Resistance Will Stop a Real Rally - TheStreet

Resistance Will Stop a Real Rally

Don't get her wrong: It's not that the Chartist wouldn't like a rally. It's just that stocks are most likely to rally into resistance right now. Talk about it on our message board.
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Oct. 19, 1999

There were certainly a few very short-term positive divergences in yesterday's action. For example, despite the midday selloff to lower lows in the

Dow

and the

S&P

, there was a contraction in stocks making new 52-week lows. Of course, we can explain that away due to the rally in the financials because they've been the ones leading that statistic. But that would be making excuses for the action, and it's best if we let the action speak for itself. So chalk one up for the positive side.

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There were a few other positive divergences yesterday as well: While the Dow was making a new intraday low, the

Dow Jones Transportation Average

was not. Neither did the

Dow Jones Utilities Average

, despite the rise in interest rates. OK, so there are two more positive divergences to post on that side of the ledger. Oh, and I guess we should also add the bounce off support at Dow 10,000 and the 1230 area on the S&P.

Of course, the first step to a real bottom is when the stocks, which led us down, begin to hold. The problem I have with this is that the financials and transports, two of the worst groups, have done this before and it has turned out to be a one-day wonder. Should these two groups actually hold at higher lows for longer than a few days, I would have to give them credit for more than an oversold bounce.

So why don't I sound excited at the prospect of a rally? Because for the most part there has not been enough work done on the downside to warrant a decent rally. There are so few bases in the individual stock charts that a sustained advance just does not seem possible at this point. And without a decent amount of basing, it is likely stocks will rally right into resistance where they will meet sellers yet again and thus return to the downside.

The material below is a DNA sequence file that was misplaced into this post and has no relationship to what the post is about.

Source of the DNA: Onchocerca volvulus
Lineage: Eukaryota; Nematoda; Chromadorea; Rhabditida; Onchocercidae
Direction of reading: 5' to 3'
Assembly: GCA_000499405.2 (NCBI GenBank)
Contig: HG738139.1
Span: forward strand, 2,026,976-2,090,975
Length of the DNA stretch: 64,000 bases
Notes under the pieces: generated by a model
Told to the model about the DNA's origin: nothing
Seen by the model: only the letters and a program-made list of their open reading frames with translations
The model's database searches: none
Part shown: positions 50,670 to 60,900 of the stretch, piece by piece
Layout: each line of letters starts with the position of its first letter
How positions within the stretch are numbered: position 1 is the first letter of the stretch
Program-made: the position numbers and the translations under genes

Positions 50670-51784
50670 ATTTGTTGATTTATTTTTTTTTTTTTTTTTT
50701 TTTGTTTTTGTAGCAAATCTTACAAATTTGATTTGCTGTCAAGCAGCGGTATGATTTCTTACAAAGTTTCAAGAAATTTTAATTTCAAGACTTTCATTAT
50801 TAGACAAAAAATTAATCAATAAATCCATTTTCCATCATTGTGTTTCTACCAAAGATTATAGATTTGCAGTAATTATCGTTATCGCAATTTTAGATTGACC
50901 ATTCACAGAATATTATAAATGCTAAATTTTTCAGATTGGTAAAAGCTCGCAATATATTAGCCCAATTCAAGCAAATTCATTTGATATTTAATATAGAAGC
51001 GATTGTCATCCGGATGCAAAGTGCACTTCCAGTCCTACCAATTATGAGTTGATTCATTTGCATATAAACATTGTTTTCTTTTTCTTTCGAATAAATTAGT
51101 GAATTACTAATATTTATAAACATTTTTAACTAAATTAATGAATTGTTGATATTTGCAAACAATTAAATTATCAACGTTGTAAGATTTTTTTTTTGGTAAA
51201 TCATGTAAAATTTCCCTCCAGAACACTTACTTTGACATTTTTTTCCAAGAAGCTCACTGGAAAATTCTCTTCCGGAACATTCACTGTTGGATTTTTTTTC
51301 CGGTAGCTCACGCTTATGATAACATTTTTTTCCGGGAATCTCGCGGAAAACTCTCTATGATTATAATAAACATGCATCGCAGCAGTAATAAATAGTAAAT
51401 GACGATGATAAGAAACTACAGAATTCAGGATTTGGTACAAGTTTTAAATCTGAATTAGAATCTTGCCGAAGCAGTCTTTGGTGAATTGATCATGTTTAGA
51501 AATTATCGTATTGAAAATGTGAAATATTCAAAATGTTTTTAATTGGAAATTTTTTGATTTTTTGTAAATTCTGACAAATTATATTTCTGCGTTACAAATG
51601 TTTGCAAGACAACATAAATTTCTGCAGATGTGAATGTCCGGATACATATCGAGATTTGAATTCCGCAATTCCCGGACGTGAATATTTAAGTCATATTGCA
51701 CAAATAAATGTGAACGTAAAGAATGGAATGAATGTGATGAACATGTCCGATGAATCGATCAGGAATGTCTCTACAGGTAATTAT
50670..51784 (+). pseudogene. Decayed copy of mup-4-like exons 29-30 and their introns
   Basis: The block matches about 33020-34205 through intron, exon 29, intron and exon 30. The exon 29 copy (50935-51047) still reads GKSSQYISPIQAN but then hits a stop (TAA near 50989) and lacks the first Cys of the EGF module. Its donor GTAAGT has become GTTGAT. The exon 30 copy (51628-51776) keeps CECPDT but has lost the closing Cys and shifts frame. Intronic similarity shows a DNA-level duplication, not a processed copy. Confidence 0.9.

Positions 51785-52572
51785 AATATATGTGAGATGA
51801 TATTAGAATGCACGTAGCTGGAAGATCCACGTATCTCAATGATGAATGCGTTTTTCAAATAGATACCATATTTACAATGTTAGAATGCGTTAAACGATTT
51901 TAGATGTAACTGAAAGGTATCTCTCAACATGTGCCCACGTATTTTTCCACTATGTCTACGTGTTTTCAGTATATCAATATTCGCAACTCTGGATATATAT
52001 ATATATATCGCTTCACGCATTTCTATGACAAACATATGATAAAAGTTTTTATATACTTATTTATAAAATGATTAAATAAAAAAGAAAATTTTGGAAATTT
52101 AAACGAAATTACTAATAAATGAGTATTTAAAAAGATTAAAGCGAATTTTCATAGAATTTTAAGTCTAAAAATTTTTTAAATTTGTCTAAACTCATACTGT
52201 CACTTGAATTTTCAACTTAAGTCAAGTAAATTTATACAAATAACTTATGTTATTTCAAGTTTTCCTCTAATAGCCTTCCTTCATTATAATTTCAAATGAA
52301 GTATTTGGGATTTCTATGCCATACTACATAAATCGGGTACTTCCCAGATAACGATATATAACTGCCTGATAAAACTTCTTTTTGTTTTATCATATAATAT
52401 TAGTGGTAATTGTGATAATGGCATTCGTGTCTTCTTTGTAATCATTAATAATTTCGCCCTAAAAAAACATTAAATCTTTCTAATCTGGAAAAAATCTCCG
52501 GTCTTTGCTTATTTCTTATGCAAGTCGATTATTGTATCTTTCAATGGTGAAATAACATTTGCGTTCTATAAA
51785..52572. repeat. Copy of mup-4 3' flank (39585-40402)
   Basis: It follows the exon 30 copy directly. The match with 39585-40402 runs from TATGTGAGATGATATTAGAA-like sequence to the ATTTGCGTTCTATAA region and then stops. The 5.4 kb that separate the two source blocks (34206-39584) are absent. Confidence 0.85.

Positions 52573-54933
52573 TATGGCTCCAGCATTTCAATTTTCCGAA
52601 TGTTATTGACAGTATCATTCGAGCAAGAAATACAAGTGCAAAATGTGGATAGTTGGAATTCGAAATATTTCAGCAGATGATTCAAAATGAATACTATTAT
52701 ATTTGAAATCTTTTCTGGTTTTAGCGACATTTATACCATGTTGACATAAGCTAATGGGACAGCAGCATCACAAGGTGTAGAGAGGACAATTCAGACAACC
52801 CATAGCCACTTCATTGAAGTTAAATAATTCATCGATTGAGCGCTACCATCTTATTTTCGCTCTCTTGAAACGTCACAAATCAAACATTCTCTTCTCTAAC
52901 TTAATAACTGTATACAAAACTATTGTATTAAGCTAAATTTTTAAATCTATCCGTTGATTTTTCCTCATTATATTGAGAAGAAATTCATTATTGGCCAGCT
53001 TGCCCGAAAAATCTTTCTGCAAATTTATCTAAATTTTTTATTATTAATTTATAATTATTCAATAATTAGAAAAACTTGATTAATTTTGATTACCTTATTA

Let's take

IBM

(IBM) - Get Report

, for example. We can see how the late August rally failed just pennies shy of the early July high. That would be the first thing this stocks has done "wrong"; it didn't make a new high along with the DJIA. Then it began sliding, slowly at first. It even bounced off that 120-support area for a day or two. Then around the 112 area, it managed to break a one-year uptrend line dating back to last October's low. That 112 area also happened to be some short-term support for the stock. (Due to the way the program captures the chart, you will be unable to see last year's October low and the break of the uptrend line.)

So now the stock has held at 104 since last Wednesday. Typically I would say we should give that stock some credit for not sliding along with the market on Friday. But instead, I worry about the next rally. The stock has now made a series of lower highs and lower lows. And I can see layers of resistance overhead quite clearly: the first around that 112 area and, more important, at 120. That's the type of action we see when a stock is forming a top, not when it's forming a bottom.

When stocks have that much resistance overhead, it takes a long time to eat through it. The very first thing these stocks need to do is hold at higher lows, not go to lower lows. So it takes a rally to the first layer of resistance, where it backs off, comes down and hopefully holds at a higher low (if it doesn't hold at a higher low the process must start all over again). Then another rally attempt may take it to the next layer where the same thing happens again. This type of action goes on until the layers of resistance have been worked through. It is standard for this process to take months, not days or even weeks. That's how bases develop. When we see this sort of action in many different groups, we can then forecast a sustained move on the upside. But until we see that, the resistance looms overhead.

As I thumb through the chart book, I am hard-pressed to find many stocks with bases. I have pointed out

Wal-Mart's

(WMT) - Get Report

base before and still believe that stock has a target in the low 60s. But I can't seem to find much in terms of group confirmation among the retailers. I have mentioned

Kellogg

(K) - Get Report

so often that you are likely sick of it, but it is a base. While not as interesting as Kellogg,

General Mills

(GIS) - Get Report

is OK, too. Also,

Sara Lee

(SLE)

in the food group. Of course, no one seems to like the food group much, so these stocks are still pretty underowned.

These short-term positive divergences may just lead us to another rally in here. However, I suspect that rally will be no different than all the ones we've seen since July: short-lived and unsustainable. When there's been more work done on the downside and we can point to stocks with bases, I will believe in the upside. For now, it appears the resistance overhead is more powerful than the support below.

Helene Meisler, based in Singapore, writes a technical analysis column on the U.S. equity markets on Tuesdays and Fridays, and updates her charts daily on TheStreet.com. Meisler trained at several Wall Street firms, including Goldman Sachs and Cowen, and has worked with the equity trading department at Cargill. At time of publication, she held no positions in any securities mentioned in this column, although holdings can change at any time. Under no circumstances does the information in this column represent a recommendation to buy or sell stocks. She appreciates your feedback at

KPMHSM@aol.com.